Chairman Wolfgang Ischinger of the Munich Security Forum, a leading forum on foreign policy, says that opposition to the Franco-German plan is to be expected but notes that the proposal only provides broad outlines with details to be hammered out by EU leaders later on. Mr Ischinger suggested that the plan could become a catalyst for ‘sweeping changes’ and possibly even a new EU treaty that would seal the legacy of Chancellor Merkel: “Existential challenges call for extraordinary measures.”

Pointing to Germany’s upcoming presidency of the EU Council, Mr Ischinger expects the plan to add to the momentum for change. Last week, Chancellor Merkel hinted that she may lend her country’s considerable weight to push for changes in the way the union operates and reaches decisions in order to enhance the EU’s role in world affairs. However, such a radical reform agenda is unlikely to receive support from smaller member states that have previously resisted all attempts at limiting their ability to use a veto to check the ambitions of France and Germany. The loss of this prerogative is considered by many EU members a ‘no-no’ as it would undermine their sovereignty.

It is now up to Commission President Ursula von der Leyen to soothe resentful southern member states and placate the northern ‘frugals’ – and keep the EU together. This week, Mrs Von der Leyen will present the Commission’s own proposal that runs for almost 2,000 pages. The Commission is expected to include key elements of the Franco-German plan but limit grants to public health programmes only and underwrite economic recovery efforts with loans. EU diplomats are not too concerned over the red lines drawn by the Frugal Five and expect the group to yield on some issues.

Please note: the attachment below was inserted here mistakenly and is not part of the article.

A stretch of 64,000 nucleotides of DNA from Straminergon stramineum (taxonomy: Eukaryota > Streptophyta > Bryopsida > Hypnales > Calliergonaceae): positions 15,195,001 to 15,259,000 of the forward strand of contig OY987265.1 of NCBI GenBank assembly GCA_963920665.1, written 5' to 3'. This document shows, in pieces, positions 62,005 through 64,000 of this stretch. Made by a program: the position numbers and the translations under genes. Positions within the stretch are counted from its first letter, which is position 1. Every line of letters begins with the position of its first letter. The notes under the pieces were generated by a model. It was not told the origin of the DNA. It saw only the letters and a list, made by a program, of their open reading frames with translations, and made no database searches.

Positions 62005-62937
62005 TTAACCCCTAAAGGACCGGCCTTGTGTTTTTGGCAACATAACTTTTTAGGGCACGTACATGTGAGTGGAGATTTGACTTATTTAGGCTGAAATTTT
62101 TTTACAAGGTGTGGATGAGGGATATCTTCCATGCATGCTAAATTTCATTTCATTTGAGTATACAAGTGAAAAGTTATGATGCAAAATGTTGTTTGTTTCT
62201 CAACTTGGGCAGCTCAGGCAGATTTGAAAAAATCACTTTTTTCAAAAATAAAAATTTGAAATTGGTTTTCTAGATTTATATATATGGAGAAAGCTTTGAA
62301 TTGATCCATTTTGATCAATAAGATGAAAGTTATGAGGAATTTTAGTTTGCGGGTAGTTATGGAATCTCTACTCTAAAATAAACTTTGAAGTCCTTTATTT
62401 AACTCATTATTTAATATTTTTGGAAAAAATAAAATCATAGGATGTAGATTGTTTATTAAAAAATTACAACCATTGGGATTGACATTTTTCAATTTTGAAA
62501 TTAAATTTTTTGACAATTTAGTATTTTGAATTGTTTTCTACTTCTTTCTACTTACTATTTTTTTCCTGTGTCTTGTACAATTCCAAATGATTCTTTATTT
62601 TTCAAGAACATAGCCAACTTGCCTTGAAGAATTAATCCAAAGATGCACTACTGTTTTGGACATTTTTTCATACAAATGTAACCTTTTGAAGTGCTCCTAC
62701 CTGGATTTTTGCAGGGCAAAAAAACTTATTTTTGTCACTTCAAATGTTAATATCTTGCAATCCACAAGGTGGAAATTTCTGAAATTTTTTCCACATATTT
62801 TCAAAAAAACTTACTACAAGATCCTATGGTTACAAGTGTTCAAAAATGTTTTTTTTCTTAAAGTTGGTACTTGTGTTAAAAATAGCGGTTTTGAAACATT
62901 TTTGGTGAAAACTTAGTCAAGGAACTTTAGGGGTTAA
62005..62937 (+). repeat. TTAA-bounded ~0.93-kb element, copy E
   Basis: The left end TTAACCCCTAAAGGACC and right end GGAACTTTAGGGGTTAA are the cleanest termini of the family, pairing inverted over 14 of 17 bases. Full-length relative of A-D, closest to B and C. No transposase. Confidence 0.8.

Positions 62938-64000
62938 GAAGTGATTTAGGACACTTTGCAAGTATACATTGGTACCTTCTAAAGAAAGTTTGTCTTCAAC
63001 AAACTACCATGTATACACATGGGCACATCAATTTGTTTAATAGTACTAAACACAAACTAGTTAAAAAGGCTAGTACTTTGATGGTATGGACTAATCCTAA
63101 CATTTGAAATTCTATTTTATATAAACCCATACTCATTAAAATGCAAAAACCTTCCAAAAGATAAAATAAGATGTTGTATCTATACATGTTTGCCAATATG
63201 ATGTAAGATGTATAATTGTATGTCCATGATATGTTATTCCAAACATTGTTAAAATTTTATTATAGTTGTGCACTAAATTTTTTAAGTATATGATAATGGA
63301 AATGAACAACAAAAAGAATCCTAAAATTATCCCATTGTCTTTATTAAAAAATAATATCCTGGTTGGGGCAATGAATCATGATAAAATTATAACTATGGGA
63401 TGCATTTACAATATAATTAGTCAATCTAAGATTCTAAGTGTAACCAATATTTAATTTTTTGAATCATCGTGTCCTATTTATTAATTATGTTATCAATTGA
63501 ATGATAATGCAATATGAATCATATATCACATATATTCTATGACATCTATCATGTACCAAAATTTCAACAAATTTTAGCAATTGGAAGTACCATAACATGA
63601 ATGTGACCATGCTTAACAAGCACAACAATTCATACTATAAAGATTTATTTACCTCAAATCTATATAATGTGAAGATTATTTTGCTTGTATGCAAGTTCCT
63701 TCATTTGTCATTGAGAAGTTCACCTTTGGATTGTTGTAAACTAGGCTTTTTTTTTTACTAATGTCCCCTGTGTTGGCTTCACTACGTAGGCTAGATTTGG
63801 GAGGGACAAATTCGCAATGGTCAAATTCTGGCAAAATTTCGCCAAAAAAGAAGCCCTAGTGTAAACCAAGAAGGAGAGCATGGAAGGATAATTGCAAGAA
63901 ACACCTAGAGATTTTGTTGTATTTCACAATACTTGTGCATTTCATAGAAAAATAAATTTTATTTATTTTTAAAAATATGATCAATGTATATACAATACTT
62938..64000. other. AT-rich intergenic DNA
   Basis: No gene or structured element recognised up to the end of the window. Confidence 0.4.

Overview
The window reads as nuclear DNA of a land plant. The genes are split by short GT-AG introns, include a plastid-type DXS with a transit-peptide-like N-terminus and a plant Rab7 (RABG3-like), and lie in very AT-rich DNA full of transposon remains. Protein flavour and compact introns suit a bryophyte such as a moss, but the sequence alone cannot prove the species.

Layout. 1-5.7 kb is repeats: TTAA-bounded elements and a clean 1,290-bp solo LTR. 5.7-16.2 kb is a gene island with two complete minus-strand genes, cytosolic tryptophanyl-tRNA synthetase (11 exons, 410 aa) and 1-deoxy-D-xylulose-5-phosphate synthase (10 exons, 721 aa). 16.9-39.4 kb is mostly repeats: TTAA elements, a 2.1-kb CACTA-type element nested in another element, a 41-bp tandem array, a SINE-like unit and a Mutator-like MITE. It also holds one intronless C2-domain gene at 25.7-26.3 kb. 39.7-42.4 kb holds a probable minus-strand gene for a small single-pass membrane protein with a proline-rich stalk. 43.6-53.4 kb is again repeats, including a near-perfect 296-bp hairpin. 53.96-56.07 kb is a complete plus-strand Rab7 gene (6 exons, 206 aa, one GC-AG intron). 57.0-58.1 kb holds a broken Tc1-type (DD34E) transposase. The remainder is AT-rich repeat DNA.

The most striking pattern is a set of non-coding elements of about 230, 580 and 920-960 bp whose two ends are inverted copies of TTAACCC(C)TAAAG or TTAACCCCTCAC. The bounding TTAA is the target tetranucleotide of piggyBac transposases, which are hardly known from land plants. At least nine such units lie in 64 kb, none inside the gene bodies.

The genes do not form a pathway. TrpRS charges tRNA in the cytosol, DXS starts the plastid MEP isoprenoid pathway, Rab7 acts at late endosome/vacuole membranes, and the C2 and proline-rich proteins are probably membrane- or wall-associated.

Over the weekend, former German Finance Minister Wolfgang Schäuble, a notorious budget hawk and president of the Bundestag (federal parliament) since 2017, came out in favour of non-refundable grants and said that his country has a vested interest in the economic recovery of southern member states: “If Europe wants to have any chance at all, it must now show solidarity and prove that it is capable to act.”

Thomas Wieser, who presided the two principal advisory committees of the Eurogroup during Greece’s banking crisis, also favours grants: “If we get this wrong, it will ruin the political atmosphere for decades, literally decades. Loans are easy because they are free. But when it comes to true solidarity and help, nothing is free. And true solidarity is what is needed now.”

Spanish Prime Minister Pedro Sánchez signalled that his government will not agree to any recovery plan that includes loans, arguing that a higher debt load will only add to the problems his country faces.

According the latest economic outlook for the Eurozone published by the International Monetary Fund, debt levels are rising in all countries of the group though disparities remain large. Whilst The Netherlands has added ten percentage points to its national debt as a result of the pandemic, the country keeps its prized pole position in the bloc with a debt-to-GDP ratio of 58.3 percent. Spain (113.4%), Belgium (114.8%), France (115.4%), Portugal (135%), Italy (155.5%), and Greece (200.8%) dwell on the opposite end of the scale. For 2020, the average indebtedness of the euro area is forecast to rise to 97.4 percent of GDP (2019: 86.1%) – well above the 60 percent agreed to in the 1997 Stability and Growth Pact.

The stage is now set for a major north-south clash when EU leaders convene by video conference next month. Though some pundits predict the imminent demise of the union, common sense will probably prevail as it has before. The EU is unequalled in finding compromise solutions and exploring commonalities whilst ignoring the rhetoric of leaders playing to home audiences. Whilst their bravado sometimes does momentarily spill over into summit meetings, it is more often than not checked at the door.